The death toll from a tropical storm in the southern Philippines climbed swiftly to 133 on Saturday, as rescuers pulled dozens of bodies from a swollen river.

Although the police confirmed the death toll, Romina Marasigan, spokesman of the National Disaster Risk Reduction and Management Council (NDRRMC), said that she had got unconfirmed reports of 75 people dead and 58 missing

Since Friday, tropical Storm Tembin has lashed the nation’s second-largest island of Mindanao since Friday, triggering flash floods and mudslides.

The Philippines is pummelled by 20 major storms each year on average, many of them deadly. But Mindanao, home to 20 million people, is rarely hit by these cyclones.

Rescuers retrieved 36 bodies from the Salog River in Mindanao on Saturday, as officials reported more fatalities in the impoverished Zamboanga peninsula.


The bodies were swept downriver from a flooded town upstream called Salvador, Rando Salvacion, the Sapad town police chief, told AFP. Authorities in Salvador said they had retrieved 17 other bodies upstream.

“These reports were received from regional offices, these are consolidated reports but these are subject to validation and verification by the national NDRRMC,” Marasigan said, adding that the dead and missing are mostly from Lanao del Norte, Lanao del Sur and Zamboanga, largely due to landslides and flashfloods.

In the two provinces of Lanao, at least 22 bodies have been pulled out while over 40 are still missing as landslides buried houses along a national road, said Mujiv Hataman, governor for the Autonomous Region of Muslim Mindanao.

In the town of Salvador, Lanao del Norte province, disaster officials said they were still verifying reports that about 20 people have been swept away as floodwaters swamped many communities as Tembin dumped torrential rains in the region.

The death toll is expected to rise as more data trickle in from the affected villages and towns from storm-affected provinces.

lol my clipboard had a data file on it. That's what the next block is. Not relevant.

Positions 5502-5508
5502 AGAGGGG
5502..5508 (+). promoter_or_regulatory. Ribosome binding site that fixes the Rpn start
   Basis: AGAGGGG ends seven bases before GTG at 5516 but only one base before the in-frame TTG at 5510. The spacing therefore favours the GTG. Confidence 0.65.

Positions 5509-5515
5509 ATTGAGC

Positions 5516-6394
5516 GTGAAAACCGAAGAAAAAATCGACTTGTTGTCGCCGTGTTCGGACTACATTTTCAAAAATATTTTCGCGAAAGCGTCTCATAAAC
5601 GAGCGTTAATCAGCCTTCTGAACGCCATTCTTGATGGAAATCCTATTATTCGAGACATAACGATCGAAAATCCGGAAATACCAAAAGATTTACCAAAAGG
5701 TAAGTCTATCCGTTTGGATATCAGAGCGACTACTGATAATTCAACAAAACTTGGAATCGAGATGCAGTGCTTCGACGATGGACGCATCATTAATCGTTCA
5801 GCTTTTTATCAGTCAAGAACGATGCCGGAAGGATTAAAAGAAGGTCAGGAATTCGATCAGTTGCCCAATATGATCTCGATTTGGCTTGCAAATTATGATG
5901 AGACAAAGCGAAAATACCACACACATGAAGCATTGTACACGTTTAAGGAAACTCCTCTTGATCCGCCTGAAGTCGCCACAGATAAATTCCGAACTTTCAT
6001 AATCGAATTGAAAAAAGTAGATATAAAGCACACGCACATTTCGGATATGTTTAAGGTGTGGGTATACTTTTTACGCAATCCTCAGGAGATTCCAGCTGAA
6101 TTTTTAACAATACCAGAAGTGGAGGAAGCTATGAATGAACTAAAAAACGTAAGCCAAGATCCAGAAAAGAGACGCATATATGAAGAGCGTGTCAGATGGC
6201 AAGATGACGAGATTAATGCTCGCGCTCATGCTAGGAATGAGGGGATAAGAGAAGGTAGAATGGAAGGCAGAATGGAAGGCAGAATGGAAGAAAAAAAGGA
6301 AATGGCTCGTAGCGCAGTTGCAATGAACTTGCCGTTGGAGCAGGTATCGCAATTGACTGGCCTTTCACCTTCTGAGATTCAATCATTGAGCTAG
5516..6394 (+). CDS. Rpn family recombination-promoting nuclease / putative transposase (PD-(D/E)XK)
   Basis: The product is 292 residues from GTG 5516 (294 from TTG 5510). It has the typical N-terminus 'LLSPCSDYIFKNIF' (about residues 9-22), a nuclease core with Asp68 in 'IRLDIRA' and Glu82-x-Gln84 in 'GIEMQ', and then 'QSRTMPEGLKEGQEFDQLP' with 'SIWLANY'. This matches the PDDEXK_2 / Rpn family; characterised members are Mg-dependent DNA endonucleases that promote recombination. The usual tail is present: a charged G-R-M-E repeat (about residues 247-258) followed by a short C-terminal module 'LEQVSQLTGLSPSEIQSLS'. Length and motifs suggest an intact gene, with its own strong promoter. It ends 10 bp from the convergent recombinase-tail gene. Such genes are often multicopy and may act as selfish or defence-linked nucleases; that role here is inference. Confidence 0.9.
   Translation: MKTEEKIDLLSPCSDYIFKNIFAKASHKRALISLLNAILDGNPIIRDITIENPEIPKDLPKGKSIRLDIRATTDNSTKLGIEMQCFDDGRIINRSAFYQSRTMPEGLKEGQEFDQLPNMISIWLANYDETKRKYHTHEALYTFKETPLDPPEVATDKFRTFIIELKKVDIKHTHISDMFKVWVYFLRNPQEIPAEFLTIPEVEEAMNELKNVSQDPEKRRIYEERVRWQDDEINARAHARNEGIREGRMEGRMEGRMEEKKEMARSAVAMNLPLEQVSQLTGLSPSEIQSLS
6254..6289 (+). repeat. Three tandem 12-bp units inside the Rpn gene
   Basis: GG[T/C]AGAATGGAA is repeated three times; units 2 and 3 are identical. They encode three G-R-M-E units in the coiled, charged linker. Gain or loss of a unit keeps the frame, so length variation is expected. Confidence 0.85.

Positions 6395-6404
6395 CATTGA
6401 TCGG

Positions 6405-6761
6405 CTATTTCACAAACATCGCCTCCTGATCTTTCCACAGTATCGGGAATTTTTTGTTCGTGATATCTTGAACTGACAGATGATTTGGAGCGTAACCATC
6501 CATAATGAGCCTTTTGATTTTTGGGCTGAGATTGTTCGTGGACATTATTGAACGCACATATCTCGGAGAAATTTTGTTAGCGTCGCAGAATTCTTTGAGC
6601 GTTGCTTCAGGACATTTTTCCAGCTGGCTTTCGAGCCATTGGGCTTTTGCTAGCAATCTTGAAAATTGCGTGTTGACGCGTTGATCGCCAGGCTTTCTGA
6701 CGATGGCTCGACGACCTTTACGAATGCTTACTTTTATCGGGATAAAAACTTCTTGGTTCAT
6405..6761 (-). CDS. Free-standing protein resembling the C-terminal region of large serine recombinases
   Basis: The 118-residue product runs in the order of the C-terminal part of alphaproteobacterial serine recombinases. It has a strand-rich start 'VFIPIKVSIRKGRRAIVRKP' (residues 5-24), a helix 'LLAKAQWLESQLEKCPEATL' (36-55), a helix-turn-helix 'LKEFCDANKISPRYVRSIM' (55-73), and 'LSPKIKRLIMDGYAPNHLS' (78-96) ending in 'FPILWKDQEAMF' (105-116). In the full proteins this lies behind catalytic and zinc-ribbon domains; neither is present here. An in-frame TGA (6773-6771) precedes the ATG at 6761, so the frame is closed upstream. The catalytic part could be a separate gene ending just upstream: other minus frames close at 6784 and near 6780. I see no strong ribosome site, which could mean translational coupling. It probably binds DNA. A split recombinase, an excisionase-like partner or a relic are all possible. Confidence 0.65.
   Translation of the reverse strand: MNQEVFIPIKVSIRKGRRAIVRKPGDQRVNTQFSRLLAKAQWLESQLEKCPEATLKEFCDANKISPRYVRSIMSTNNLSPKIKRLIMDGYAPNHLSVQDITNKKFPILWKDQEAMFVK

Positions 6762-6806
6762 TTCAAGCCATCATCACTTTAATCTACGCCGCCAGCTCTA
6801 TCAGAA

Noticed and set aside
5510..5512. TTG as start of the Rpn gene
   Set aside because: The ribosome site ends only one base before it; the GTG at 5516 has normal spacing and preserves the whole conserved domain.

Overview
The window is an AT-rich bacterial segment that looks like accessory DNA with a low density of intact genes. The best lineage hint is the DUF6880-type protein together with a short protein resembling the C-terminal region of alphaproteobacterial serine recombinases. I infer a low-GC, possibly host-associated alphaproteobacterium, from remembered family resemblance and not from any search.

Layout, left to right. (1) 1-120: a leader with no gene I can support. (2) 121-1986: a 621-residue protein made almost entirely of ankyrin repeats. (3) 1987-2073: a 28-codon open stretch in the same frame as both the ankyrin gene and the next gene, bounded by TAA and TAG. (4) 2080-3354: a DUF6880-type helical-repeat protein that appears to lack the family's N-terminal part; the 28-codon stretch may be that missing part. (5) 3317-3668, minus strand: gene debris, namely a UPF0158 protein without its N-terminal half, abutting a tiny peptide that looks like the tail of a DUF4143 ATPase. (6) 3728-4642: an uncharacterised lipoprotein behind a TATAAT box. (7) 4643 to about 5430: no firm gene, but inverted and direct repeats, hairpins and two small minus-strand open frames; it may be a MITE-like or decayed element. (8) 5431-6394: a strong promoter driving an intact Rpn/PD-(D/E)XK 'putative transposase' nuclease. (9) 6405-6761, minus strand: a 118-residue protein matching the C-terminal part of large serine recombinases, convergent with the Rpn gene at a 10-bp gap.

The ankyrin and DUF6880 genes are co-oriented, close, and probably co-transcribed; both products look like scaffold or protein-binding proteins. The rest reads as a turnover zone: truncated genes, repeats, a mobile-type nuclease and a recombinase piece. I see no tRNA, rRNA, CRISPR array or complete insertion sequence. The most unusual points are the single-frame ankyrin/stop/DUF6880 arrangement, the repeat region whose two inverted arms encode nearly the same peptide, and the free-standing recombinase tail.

The Philippine Atmospheric, Geophysical and Astronomical Services Administration said Tembin came ashore in the early hours of Friday morning in the Mindanao town of Cateel, packing winds of up to 125 kilometres per hour.

The storm barrelled to the west with its 400-km wide rain band drenching most of the country’s second largest island.

In the western peninsula of Zamboanga del Norte, authorities said they are still checking on reports that 30 people drowned due to storm surges in the coastal town of Sibuco.

Elsewhere, three fishermen have been reported missing off the coast of San Isidro town in Davao Oriental province, but police on Saturday said the fishermen have returned safely to shore.

Floodwaters have displaced over 50, 000 people in at least three provinces, said Leoncio Cirunay, regional head of the office of civil defence (OCD).

Storm-induced floods and landslides also killed two other people in two other Mindanao regions, officials said.

At least 21 flights have been cancelled at the Manila International Airport, mostly domestic trips to the affected regions.

Port authorities said over 6,000 passengers were stranded in various ports across the archipelago nation. The state weather bureau said Tembin, which re-intensified into a tropical storm after weakening into a tropical depression while traversing the southern Philippines, is expected to be out of the country by Christmas Day.

The storm was last spotted on mid-Saturday 245 km west-northwest of Zamboanga City with winds of up to 80 kph near the center and gusts of up to 90 kph.

The weather disturbance was moving west at 20 kph.

At least 20 typhoons and storms batter the Philippines every year. Tembin is the 22nd to enter the country this year.

Tembin came a few days after powerful storm Kai-Tak battered most of the central Philippines and parts of the Philippine main Luzon Island on Saturday, killing at least 41.

Agency Report